• Network-based access to, and management of, commercially available software;
  • Activities that are managed from central locations rather
    than at each customer’s site, enabling customers to access applications
    remotely via the Web; and
  • Application delivery that typically is closer to a
    one-to-many model (single instance, multi-tenant architecture) than to
    a one-to-one model, including architecture, pricing, partnering and
    management characteristics. With that, there is little or no
    opportunity for individual company customization. SaaS is essentially an outgrowth of the application service provider
    (ASP) model that gained popularity a few years ago. With an ASP, a
    company essentially turned over its relevant function — payroll,
    procurement, etc. — to the software provider, which “hosted” the
    application on its servers and gave the company 24/7 access to the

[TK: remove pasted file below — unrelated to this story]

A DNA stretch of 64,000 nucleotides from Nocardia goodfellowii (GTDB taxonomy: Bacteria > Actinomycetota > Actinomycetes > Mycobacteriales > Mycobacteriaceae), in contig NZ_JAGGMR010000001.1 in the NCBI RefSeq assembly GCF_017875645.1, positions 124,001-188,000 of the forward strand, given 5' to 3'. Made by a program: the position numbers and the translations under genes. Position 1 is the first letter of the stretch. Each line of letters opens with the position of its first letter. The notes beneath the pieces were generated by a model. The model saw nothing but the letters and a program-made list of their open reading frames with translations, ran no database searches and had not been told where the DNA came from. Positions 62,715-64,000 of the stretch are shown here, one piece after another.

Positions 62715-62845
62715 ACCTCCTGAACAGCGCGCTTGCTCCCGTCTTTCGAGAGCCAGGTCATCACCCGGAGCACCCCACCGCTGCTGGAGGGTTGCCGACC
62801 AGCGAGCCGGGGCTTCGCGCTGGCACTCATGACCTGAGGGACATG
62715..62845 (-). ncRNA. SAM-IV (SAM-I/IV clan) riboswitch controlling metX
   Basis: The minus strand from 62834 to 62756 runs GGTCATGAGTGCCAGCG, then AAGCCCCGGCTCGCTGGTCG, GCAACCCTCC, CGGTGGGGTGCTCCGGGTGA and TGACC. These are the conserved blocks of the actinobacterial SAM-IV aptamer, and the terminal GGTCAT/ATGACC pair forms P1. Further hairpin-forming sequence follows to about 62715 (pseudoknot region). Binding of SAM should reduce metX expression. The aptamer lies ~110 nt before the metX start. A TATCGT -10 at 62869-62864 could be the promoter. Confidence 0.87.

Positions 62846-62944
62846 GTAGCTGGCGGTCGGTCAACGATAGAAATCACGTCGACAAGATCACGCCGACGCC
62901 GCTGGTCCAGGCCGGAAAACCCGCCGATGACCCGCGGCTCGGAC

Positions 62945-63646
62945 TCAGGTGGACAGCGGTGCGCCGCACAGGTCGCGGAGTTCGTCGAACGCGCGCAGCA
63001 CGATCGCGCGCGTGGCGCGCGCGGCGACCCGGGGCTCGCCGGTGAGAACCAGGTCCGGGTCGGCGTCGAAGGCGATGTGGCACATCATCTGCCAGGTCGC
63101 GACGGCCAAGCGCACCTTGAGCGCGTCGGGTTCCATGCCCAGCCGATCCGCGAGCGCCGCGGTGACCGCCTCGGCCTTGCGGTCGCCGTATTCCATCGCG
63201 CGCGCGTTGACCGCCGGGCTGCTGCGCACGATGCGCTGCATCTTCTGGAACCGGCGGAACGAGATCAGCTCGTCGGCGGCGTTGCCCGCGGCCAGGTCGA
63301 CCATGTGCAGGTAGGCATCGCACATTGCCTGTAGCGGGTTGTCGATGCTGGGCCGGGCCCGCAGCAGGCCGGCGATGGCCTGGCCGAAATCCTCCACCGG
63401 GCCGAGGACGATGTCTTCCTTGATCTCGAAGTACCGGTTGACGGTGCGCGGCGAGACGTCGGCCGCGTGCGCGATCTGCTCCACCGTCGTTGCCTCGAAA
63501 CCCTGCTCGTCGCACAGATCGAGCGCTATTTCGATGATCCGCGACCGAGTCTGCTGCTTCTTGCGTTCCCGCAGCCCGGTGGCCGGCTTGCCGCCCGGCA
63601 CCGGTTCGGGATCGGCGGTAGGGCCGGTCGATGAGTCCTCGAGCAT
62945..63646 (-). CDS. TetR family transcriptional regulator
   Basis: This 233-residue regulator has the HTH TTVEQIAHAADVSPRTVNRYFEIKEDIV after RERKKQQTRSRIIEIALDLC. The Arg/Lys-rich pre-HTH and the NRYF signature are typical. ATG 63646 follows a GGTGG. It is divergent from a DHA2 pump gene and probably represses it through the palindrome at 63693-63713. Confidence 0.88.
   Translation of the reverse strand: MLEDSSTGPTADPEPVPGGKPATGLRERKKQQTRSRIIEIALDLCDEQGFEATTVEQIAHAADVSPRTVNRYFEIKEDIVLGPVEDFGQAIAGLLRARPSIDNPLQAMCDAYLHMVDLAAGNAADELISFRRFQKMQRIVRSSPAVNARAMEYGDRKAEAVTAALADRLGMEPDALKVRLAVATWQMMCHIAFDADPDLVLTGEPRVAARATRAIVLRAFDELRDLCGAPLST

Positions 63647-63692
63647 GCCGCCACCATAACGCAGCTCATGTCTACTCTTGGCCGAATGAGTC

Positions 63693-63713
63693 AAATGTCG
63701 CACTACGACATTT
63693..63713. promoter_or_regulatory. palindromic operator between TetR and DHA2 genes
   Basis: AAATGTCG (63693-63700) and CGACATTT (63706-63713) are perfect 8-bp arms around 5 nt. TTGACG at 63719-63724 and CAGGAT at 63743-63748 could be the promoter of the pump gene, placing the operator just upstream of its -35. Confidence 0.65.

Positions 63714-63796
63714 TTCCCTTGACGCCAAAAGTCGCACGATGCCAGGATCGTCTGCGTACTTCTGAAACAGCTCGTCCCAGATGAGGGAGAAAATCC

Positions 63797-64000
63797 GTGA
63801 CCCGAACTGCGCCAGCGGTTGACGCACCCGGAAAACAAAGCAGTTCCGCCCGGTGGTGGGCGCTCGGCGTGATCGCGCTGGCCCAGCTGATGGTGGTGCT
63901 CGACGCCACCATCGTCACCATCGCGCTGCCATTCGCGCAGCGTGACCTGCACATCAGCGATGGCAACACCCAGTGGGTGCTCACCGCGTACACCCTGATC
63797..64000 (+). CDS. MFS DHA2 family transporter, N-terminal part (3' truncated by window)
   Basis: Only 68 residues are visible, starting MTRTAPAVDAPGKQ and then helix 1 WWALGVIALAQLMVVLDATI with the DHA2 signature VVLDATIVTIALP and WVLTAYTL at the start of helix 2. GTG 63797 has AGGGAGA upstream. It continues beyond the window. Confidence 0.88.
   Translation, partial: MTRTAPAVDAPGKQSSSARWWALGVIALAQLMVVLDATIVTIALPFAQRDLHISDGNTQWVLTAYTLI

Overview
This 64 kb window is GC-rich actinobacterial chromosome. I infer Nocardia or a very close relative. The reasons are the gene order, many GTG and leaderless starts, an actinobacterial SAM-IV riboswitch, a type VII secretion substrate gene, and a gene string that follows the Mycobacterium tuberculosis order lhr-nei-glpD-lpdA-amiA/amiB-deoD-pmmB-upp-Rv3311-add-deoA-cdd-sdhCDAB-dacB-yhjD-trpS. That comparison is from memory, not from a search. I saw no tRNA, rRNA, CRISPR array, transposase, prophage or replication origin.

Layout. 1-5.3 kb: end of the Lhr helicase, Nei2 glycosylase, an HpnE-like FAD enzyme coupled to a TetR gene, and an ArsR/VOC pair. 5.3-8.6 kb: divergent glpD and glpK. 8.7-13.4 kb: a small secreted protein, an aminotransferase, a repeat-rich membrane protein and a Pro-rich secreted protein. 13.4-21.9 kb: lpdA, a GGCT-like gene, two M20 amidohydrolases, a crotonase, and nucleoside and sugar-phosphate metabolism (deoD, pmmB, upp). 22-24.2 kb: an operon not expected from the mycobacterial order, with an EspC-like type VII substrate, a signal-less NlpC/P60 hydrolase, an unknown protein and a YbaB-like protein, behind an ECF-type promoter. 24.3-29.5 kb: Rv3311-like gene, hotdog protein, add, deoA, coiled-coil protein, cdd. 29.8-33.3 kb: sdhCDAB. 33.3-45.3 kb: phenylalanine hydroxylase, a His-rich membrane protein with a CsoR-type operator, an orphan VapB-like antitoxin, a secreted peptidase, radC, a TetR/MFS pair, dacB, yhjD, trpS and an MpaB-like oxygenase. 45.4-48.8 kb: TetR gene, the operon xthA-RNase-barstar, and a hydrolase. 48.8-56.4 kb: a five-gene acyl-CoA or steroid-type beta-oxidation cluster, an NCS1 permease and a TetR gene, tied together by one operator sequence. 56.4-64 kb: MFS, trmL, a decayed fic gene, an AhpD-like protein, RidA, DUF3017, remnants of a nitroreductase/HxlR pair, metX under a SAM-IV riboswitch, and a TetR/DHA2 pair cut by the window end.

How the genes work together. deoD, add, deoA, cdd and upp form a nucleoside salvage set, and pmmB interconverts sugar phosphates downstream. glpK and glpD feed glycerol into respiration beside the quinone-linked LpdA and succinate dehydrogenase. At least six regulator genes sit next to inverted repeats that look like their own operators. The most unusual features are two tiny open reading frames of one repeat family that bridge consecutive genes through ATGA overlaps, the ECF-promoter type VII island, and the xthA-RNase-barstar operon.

system.
  • SaaS represents a step up from ASPs, however, vendors say, because
    the relationship is no longer with one customer, but many. Roy Cashman,
    chief technology officer at Transplace, a logistics technology and
    transportation management services provider based in Piano, Texas,
    refers to its “multi-tenant environment.” By hosting many companies, he
    says, Transplace gains economies of scale and the wherewithal to update
    its software to improve the portal and the related analytics.

    EthicsPoint, a software provider in the governance and risk management
    (GRM) space, has been an ASP provider for years, helping companies
    manage whisteblower hotlines with report resolution tools. With time
    and advances, and with additional pieces of architecture and structure,
    as well as a core system and different application protocols that
    support SaaS, delivery and functionality are far easier, says CEO David
    Childers. “You have more tools and process consistency,” he says.

    Industry analysts say that the mystique of on-demand technology like
    SaaS is quickly disappearing. A recent IDC study projects worldwide
    spending on SaaS to jump at a 21 percent annual growth rate over the